Maria Anna Angelica Kaufman was an English and Italian neoclassical artist who was considered one of the most educated and talented women in 18th century Europe. The creativity of Angelica Kaufman was so highly valued that she was included among the founders of the Royal Academy in London. The paintings of this artist are excellent examples of historical painting and portrait art.
Biography of Angelica Kaufman
Angelica Kaufman was born on October 30, 1741 in the Swiss city of Chur, but her childhood was spent in Austria. The girl was the only daughter of an Austrian monumental painter.
From an early age, she showed outstanding abilities: she mastered several foreign languages (English, French, Italian and German), had an excellent singing voice and drew brilliantly. Already at the age of 12, she painted to order portraits of representatives of the nobility and clergy. When the time came to make a choice between music and painting, my father insisted on the latter, since the singer’s career was then considered not quite decent for a girl.
Angelica Kaufman continued to improve her artistic skills in Italy, where she went with her father after the death of her mother in 1754. She quickly became famous and became a well-known woman, including meeting the British ambassador and his wife. At their invitation, the girl and her father went to London and lived in the UK for the next 15 years. The beautiful and talented artist was admired by Joshua Reynolds, with whom she became close friends. Kaufman became one of two female founders of the Royal Academy. The second is Mary Moser.
One circumstance darkened the prosperous life in Britain
It was an extremely unsuccessful marriage. Among her many admirers, Angelica preferred the secular lion Earl Horn, who bought her paintings and was generous with compliments. After her marriage in 1767, she found out that she was the victim of a marriage swindler with many names. Soon their marriage was invalidated, but after the scandal, the artist severely limited her social circle.
She was also saddened by the fact that critically-praised mythological plots and allegories received a cool welcome from the public, who preferred the portraits and landscapes of Thomas Gainsborough. As a result, in 1781, Kaufman married the Venetian artist Antonio Zucchi and left for Rome, where she opened a prestigious studio. By that time, she was already a member of the Florentine Academy of Fine Arts.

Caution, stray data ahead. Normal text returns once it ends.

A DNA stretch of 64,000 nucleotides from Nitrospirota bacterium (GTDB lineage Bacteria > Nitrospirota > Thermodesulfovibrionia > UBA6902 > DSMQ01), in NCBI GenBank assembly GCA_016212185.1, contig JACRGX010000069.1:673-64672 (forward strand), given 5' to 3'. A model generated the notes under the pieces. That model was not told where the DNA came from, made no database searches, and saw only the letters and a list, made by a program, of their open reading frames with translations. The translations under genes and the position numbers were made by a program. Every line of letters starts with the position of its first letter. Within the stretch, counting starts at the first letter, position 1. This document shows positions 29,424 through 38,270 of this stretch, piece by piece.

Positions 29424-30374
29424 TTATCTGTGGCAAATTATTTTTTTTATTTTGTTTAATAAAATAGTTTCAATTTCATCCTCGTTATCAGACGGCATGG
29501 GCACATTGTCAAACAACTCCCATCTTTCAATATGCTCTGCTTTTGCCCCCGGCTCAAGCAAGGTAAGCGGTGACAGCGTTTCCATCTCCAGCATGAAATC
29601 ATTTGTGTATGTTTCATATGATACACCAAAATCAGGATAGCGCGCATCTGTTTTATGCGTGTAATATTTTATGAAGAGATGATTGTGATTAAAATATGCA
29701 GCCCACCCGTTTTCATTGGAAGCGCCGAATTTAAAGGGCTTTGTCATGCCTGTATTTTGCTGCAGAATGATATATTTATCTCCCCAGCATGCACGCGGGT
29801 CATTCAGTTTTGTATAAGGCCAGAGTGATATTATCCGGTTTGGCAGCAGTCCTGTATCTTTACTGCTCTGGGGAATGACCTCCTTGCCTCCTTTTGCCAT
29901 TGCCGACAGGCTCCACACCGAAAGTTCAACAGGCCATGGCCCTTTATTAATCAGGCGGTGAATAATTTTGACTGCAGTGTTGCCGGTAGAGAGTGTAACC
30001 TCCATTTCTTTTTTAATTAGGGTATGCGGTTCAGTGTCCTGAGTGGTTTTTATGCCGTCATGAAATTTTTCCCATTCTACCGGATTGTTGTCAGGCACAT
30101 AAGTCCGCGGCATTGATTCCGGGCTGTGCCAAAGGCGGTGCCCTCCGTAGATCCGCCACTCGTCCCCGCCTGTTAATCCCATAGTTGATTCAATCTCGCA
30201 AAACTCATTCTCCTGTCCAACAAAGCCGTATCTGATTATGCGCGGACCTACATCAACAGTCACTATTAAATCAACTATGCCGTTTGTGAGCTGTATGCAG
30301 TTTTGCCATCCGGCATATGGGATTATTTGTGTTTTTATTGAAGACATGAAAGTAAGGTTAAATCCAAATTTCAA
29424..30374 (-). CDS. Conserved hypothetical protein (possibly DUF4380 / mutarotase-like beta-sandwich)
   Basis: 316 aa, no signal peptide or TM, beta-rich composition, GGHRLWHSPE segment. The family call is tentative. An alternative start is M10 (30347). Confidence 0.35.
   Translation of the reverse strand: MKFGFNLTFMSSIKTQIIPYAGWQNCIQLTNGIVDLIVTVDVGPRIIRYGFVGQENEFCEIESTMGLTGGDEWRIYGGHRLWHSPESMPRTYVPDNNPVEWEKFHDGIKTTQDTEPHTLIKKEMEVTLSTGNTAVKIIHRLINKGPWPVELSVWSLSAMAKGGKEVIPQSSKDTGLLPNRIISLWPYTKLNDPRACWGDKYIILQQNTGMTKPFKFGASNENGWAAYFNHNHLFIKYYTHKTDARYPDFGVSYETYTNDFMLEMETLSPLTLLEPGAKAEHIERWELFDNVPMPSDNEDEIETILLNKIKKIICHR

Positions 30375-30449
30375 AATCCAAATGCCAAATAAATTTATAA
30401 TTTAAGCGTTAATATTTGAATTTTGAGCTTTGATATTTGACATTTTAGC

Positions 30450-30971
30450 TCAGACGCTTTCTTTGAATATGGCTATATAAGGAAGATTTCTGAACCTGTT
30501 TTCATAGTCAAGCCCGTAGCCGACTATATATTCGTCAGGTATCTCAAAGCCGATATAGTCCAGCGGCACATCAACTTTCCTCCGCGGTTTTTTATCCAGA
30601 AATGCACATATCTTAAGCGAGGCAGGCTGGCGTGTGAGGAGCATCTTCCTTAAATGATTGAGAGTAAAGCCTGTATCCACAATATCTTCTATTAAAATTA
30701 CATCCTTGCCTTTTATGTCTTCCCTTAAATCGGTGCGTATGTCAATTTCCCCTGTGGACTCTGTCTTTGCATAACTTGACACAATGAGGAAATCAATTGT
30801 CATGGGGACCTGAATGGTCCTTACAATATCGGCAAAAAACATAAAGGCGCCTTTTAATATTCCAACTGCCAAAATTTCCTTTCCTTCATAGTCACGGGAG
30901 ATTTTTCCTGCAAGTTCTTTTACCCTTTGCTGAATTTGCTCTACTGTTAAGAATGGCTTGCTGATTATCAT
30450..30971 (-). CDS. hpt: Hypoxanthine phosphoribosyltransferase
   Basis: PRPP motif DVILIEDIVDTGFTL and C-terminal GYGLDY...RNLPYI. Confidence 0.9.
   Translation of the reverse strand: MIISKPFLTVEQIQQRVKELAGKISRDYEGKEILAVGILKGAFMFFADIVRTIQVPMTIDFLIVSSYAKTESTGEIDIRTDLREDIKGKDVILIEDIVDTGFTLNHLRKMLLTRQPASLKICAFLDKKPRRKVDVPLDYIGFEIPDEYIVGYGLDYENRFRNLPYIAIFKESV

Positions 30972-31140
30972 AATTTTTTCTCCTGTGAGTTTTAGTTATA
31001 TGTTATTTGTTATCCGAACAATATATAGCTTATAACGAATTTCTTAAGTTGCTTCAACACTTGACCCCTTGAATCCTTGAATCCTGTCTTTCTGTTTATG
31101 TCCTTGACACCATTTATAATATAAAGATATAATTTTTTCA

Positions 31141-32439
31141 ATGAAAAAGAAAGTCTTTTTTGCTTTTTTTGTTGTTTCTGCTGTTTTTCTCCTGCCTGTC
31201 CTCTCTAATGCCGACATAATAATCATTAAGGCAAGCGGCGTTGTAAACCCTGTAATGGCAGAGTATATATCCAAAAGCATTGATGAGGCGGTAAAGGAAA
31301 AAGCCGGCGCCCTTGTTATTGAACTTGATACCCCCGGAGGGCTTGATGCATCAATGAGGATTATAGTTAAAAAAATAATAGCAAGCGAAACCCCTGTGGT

In the salon of Angelica Kaufman, the intellectual elite of different countries met.
The artist was friends with Johann Wolfgang von Goethe and many other cultural figures of the 18th century. Its customers were the Russian Emperor Paul I, the Holy Roman Emperor Joseph II, the monarchs of Naples and Poland, Pope Pius VI and other dignitaries of Europe and Russia. The Russian poet Derzhavin even wrote an ode “To Angelica Kaufman”, so high was her popularity.
The artist died on November 5, 1807, and the entire Academy of St. Luke took part in the procession of her magnificent funeral. Currently, the works of this extraordinary woman are kept in the Hermitage, the British Tate Gallery and other best museums in different countries. The museum of Angelica Kaufmann is open in Austria, and on Venus there is a crater named after her.
The most famous paintings by Angelica Kaufman
Angelica Kaufman’s paintings are usually based on mythological, historical, biblical and literary subjects. They belong to historical painting, which in academic art was considered the most sublime and important. Women of the 18th century rarely showed themselves in this genre, since it required a deep knowledge of literary sources, art theory and anatomy. Here are some of the artist’s most famous works:
- “Portrait of Johann Joachim Winckelmann” (1764). This portrait made the 22-year-old artist famous. It depicts a famous historian and archaeologist who was a friend of Kaufman and spoke of her as an exceptional person.
- Young Goethe (1787). The artist often talked with Goethe and illustrated his play “Iphigenia in Taurida”, and he wrote about Kaufman in his book “Towards the theory of color.” But the poet did not approve of his own portrait, considering the image embellished.
- “Venus awakens love for Paris in Helen” (1790). This painting based on the Iliad was commissioned by Prince Yusupov, in whose family it was kept until the October Revolution. Now it is included in the collection of the Hermitage.
- “Self-portrait between painting and music” (1794). The artist never forgot that for the sake of a career in painting, she had to sacrifice her musical gift. This is confirmed by a late self-portrait with allegories of two types of art.